Fish have no feet by Jon Kalman Stefansson

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Fish have no feet by Jon Kalman Stefansson

Icelandic Fiction

Original title – Fiskarnir hafa enga fætur

Translator – Philip Roughton

Source – Review copy

So I reach the final post of this years Man Booker journey , with one of my favourite writers and a writer that has been on the longlist for the old iffp . Jon Kalman Stefansson is another of those talent Icelandic writers. This is also the first time he has tackled a more modern-day Iceland than before in his books the earlier two I reviewed were from his trilogy Heaven and Hell and The sorrow of angels . Like his earlier book it also involves family and  but in a more personnel way than before.

I mean no disrespect , but ari is the only person who could have dragged me back here , across  the expanse of black lava that ground to a painful halt hundreds of years ago, naked in places, but elsewhere moss has softened and soothed it, clothed it in silence and serenity; you drive out of Reykjavik past the long aluminium smelter and into the lava, which at first is an old scream , and then moss-covered silence .

Ari returns to a changed place with his friend !!

This is a journey into the heart of what is modern Iceland told through two generations of the same icelandic family . The first is Ari in the present but also his childhood years  on the seventies and eighties . He has arrived home from Copenhagen and  is remembering his childhood in the town of Keflavik , a town that is home to the huge Us airbase NASKEF that was in use til 2005 , this also had like many airbases there is a ripple effect this is seen through Ari memories of his childhood of trying to grow up in the Iceland of the day which wasn’t the one we know but on the way and being tinged by America .Then Nordfjordur is the setting for the second tale a small fishing village cling to the land and the story of Ari grandparents is a tragic love story . This is juxtaposed by the modern marriage of their grandson. This is a story of nation that has changed so much in two generations .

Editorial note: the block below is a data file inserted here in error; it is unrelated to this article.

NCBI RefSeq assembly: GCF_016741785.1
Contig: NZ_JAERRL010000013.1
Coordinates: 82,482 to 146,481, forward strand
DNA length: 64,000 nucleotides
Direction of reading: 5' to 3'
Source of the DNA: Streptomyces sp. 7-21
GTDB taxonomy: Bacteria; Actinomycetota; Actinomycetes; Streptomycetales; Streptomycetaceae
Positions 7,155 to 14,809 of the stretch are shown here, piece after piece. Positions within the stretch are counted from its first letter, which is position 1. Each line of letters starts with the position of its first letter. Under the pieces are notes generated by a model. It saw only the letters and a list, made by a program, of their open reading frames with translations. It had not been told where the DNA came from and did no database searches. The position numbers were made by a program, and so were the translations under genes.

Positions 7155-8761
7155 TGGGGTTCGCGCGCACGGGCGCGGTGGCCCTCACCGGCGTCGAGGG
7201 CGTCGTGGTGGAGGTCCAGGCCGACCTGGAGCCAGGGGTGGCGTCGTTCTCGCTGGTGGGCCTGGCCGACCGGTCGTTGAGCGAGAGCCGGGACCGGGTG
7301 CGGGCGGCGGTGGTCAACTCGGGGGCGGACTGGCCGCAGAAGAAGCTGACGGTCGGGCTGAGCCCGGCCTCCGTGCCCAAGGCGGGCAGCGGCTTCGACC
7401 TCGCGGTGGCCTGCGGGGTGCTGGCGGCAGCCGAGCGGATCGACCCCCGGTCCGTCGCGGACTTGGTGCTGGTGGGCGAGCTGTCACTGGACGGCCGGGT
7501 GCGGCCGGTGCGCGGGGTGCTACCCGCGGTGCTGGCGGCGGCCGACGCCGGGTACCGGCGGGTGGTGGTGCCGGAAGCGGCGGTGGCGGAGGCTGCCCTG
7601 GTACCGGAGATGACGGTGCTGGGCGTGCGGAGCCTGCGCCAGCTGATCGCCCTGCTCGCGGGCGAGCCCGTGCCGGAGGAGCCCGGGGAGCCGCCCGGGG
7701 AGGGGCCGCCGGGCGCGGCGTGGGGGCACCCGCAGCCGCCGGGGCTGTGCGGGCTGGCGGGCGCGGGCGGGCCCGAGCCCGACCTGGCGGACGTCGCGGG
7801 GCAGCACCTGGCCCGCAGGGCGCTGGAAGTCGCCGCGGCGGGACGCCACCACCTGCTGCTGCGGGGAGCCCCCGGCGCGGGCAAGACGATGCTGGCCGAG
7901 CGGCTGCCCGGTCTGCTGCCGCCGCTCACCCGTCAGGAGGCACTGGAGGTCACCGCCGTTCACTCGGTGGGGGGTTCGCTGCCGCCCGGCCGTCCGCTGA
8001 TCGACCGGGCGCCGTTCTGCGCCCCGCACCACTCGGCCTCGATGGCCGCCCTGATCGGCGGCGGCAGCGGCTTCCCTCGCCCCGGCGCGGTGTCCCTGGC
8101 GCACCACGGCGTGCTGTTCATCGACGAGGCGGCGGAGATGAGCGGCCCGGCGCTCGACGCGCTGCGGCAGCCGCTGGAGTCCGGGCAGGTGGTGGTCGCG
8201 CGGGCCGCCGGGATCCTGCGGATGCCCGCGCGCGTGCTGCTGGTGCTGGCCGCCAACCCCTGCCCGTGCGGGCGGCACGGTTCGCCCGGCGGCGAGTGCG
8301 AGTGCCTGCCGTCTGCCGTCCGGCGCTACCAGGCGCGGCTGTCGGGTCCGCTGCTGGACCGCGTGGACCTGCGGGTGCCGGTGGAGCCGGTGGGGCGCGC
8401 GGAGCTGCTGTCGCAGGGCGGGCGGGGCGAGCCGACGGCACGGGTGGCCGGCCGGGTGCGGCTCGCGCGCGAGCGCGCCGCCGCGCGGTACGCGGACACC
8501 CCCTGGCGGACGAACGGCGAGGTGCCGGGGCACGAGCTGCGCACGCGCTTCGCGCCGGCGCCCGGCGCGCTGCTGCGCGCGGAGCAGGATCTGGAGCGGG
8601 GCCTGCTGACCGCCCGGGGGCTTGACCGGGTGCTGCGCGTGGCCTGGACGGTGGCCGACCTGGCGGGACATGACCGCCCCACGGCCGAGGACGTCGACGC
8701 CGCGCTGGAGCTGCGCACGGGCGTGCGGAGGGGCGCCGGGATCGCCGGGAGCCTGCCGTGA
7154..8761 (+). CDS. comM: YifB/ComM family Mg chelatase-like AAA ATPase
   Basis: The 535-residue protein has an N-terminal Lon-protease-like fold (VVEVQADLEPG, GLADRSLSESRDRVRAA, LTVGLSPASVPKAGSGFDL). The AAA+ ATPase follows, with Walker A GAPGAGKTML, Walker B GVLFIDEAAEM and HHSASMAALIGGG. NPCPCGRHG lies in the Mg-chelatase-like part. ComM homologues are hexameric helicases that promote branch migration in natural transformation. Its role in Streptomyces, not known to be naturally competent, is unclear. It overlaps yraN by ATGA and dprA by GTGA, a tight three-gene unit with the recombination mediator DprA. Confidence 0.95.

We walk past the january 1976 bar , from which two middle-aged woman emerge , lighting cigarettes before the door shuts behind them, shuts on Rod Stewart singing “Maggie May” inside, It’s evening and we’re tipsy from the red wine and whisky we drank at the hotel and we walk down Hafnargata street, which is far tidier now than in the past, when we first walked down it with Asmundur ; Mayor Sigurjon has done a good job cleaning things up.

I liked this passage as it was as thou past, present we’re one leading me to think the narrator wasn’t in the present just the past !

Now it is hard not to see Ari in some part as being a veiled version of the writer himself , there is points when he talks about the eighties and growing up the music he listen to you feel him looking at his own collection of music and life , Like Ari Jon Kalman spent time in Denmark and also grew up in Keflavik. He has managed to writer a semi biographical novel using Ari but not as ari but more as a friend of him that is the narrator of the story, I was reminded of tv shows of recent years that use a detached voice as the narrator for the series , especially the recent netflix series thirteen reason why  which like this recounts past events in the present. Also Desperate housewives   where the whole series was told by a woman who was dead at the beginning of the book.Is this unnamed narrator an actual person or a lost friend of Ari that is long gone. In some ways this is maybe his answer to the likes of Knausgaard writing less of rooting in ones own past and pouring it on the page for every one to read no this is a carefully picked version of his history and how it feels to return home and remember what you like because the black side is there but isn’t what we remember this is the sense of drawing what was best in someway in your childhood.This is more personnel than his  earlier books which means it is maybe a harder read but more accessable

May 2017
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